Fashion has always been an expression of freedom and uniqueness. There is room for all sorts of creativity. Here talent, connections, and glam are valued more than the societal and religious disposition. It always sees the difference as unique and supports progressive thoughts whether it is through mixing cultures in outfits or standing for social causes like LGBTQ rights, Queers, and Pride Parades (outdoor event celebrating lesbian, gay, Tran’s gender, bisexual, queers.). Many fashion designers who have defined the latest fashion for the world were gays but could not speak of it openly due to societal pressure like Christian Dior and Cristobal Balenciaga. But with time, fashion changed into an industry where reforms would be supported and social acts that would take the society and its people forward would be initiated.
These are just a few of the many instances where the global fashion industry has tried to break the wall of unacceptance in the minds of the people for the LGBTQ community.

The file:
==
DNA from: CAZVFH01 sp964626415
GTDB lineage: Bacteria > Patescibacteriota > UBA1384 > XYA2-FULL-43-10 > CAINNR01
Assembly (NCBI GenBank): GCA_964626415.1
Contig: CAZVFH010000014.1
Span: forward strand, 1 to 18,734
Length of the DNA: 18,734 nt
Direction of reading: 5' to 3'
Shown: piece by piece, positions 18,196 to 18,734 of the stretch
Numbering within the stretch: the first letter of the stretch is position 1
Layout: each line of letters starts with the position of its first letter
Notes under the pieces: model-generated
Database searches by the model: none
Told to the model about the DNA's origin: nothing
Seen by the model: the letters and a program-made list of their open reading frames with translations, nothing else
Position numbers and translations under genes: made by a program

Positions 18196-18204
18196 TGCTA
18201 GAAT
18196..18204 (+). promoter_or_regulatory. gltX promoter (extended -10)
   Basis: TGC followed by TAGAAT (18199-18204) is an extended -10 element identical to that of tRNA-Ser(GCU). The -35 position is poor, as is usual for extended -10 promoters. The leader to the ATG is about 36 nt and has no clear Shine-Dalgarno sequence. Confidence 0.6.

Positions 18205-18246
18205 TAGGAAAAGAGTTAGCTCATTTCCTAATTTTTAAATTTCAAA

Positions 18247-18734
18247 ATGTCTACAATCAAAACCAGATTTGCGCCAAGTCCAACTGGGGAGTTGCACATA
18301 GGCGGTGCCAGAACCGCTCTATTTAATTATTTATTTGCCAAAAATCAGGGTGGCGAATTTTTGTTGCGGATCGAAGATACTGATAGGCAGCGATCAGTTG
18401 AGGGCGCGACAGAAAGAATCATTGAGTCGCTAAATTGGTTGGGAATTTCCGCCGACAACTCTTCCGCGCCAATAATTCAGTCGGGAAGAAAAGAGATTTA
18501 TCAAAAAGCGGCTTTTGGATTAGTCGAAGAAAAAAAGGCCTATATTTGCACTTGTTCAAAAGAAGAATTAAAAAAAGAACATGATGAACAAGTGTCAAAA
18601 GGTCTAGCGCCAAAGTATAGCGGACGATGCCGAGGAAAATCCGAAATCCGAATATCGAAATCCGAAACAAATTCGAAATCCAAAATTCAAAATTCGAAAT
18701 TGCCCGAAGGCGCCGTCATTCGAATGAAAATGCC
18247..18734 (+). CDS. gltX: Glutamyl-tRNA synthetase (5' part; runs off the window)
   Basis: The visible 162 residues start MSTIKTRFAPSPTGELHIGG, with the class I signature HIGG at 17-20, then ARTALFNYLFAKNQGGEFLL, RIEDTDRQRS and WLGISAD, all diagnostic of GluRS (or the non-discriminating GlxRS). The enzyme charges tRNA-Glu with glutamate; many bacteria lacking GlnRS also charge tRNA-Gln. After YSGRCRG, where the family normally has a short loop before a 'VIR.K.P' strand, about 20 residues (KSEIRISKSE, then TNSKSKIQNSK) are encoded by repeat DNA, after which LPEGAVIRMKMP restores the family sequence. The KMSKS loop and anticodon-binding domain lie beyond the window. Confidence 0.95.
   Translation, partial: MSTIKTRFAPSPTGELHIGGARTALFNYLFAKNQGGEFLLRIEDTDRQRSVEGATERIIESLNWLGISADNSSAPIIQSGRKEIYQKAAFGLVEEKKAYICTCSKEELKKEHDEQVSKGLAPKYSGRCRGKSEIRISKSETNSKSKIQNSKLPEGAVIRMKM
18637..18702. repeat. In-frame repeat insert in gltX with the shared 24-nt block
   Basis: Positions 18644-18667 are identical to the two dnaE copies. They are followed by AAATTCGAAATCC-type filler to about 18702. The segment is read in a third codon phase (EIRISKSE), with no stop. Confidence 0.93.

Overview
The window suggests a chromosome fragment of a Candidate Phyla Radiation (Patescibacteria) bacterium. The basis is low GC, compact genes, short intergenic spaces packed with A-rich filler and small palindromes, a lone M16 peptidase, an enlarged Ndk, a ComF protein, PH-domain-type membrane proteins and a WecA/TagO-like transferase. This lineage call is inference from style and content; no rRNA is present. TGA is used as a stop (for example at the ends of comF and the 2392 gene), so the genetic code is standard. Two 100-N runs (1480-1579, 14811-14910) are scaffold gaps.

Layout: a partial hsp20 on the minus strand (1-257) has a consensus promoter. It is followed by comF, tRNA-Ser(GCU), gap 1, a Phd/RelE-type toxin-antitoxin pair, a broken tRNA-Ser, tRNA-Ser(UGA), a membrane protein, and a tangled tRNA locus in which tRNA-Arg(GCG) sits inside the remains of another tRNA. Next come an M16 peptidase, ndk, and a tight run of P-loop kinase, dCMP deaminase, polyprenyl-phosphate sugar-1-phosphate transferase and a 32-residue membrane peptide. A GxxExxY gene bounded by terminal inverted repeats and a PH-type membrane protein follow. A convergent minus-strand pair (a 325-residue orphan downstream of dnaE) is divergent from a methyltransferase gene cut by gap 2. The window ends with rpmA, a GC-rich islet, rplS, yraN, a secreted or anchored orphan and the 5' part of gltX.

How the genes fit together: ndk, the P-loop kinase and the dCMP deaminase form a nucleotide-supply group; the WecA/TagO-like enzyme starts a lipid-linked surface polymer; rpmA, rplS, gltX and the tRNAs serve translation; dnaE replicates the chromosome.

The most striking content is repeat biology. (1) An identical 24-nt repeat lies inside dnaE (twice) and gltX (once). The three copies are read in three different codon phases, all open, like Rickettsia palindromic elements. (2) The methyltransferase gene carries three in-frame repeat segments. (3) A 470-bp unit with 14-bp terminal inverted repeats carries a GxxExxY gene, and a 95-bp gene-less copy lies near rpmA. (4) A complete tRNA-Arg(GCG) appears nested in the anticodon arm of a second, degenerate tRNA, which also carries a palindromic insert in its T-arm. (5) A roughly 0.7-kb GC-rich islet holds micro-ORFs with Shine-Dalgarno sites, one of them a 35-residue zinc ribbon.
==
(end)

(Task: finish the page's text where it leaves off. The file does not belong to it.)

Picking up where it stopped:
The beauty industry and its hacks have been there for centuries. From painting nails with bee wax and egg whites to color paints flooding the markets, beauty has come a long way. Another very interesting aspect of the beauty industry is how it unintentionally or even purposely supports the LGBTQ community, giving them a chance to follow a profession and be respected at it.
Apart from this, a large chunk of buyers of the beauty products is those related to the LGBTQ community; drag queens and Transgender. Hence somewhere the industry is creating a balance between supporting a community that is one of its users and changers.